A Reader’s Guide to New York City

Now that it is my final week here at Beaufort and Spencer Hill, I have been reflecting on all the trips I embarked on this summer. I thought it would be fun to do a wrap up of my favorite times, along with a few ideas for anyone venturing into New York City longer than a weekend. So, without further ado, here are my top ten experiences, perfect for an avid reader in New York City.


  1. The Metropolitan Museum of Art (Manhattan):

While I tried to avoid including any huge tourist attractions in this list, The Met is arguably the most famous museum in the city, and it’s the largest. It is extremely overwhelming for first-timers but is a must-see. For some reason, I refused to visit this museum on any of my prior visits to the city, but I knew I had to go this summer. I spent four hours wandering the halls and still missed half of it. If you are into art in any sense, there is a gallery for you in The Met, and I wholeheartedly recommend it. Plus, the iconic steps are a great place to enjoy your book and coffee.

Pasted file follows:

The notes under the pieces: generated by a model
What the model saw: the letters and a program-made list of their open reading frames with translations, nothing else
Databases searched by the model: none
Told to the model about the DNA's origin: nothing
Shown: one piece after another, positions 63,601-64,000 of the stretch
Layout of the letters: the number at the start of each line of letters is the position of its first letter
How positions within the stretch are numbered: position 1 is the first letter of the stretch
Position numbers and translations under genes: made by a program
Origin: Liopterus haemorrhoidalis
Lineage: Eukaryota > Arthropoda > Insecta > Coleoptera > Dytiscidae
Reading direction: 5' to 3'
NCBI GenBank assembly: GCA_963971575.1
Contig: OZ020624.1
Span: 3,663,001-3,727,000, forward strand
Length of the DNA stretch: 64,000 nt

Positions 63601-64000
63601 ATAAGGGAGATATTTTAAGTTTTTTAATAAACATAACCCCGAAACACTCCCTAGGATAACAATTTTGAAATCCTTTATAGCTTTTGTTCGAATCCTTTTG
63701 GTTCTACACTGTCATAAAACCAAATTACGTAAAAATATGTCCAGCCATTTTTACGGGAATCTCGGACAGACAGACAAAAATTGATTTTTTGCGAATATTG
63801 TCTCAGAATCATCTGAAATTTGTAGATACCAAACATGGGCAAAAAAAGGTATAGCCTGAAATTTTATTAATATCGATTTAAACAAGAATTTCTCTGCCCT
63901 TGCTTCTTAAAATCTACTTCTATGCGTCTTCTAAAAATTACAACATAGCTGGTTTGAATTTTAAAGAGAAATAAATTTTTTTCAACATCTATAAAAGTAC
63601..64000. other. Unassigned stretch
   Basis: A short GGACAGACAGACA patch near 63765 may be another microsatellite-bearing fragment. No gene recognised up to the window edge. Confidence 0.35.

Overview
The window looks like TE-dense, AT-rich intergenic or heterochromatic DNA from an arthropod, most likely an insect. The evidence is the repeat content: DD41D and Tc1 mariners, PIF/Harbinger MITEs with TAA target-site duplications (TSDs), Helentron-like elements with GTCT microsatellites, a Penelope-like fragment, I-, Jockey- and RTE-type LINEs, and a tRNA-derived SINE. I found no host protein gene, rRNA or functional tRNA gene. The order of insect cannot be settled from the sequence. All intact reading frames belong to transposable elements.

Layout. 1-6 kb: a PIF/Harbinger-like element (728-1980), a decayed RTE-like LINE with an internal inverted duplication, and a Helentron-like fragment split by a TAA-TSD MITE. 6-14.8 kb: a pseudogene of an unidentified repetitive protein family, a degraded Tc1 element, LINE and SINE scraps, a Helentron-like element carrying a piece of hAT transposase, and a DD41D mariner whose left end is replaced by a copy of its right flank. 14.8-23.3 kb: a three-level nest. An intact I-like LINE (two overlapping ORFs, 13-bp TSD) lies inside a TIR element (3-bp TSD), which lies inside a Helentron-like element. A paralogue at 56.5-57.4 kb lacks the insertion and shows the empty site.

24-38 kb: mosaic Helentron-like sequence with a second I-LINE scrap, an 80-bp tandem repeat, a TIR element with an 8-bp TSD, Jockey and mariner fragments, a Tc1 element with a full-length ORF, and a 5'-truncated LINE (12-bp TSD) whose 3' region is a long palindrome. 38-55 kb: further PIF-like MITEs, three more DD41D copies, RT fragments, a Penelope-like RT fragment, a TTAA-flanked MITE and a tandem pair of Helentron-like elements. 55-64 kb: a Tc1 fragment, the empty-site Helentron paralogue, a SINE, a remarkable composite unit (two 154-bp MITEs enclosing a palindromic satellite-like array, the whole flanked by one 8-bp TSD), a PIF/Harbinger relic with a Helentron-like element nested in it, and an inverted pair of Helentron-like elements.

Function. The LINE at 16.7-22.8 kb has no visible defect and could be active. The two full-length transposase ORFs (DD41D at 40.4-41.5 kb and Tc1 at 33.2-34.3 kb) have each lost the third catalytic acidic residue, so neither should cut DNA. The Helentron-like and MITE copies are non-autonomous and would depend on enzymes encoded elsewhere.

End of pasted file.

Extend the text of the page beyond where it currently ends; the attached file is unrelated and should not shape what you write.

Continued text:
Always check online before you go anywhere in case they have times where admission is free or reduced! General admission at The Met is pay-what-you-wish if you are a resident of New York or have a student ID from a college in New York, Connecticut, or New Jersey.


  1. Coney Island (Brooklyn):

Since I was here in the summer, I figured I couldn’t miss Coney Island. I thought because I wasn’t going to ride on any of the rides I wouldn’t get as much out of the experience, but pick a gorgeous day, head down to the boardwalk to enjoy the sound of the ocean and the feel of sand between your toes, and you’ve got one flawless day in front of you. Spread out a blanket and devour a hotdog from Nathan’s as you immerse yourself between the pages of your next favorite read.

Free, although good luck staying away from the shops and eateries.


  1. Museum of the Moving Image (Queens):

I visited this museum twice – once for a film screening, and then again to see the actual museum. Definitely check out its website to see what movies are playing while you are in the city; depending on the type of screening, some of the actors or crew members might be there for a Q&A afterwards! The museum has a cute café and some comfy seating throughout that makes for a cozy reading space.

Free on Fridays from 4 – 8 p.m. Screenings are an additional cost.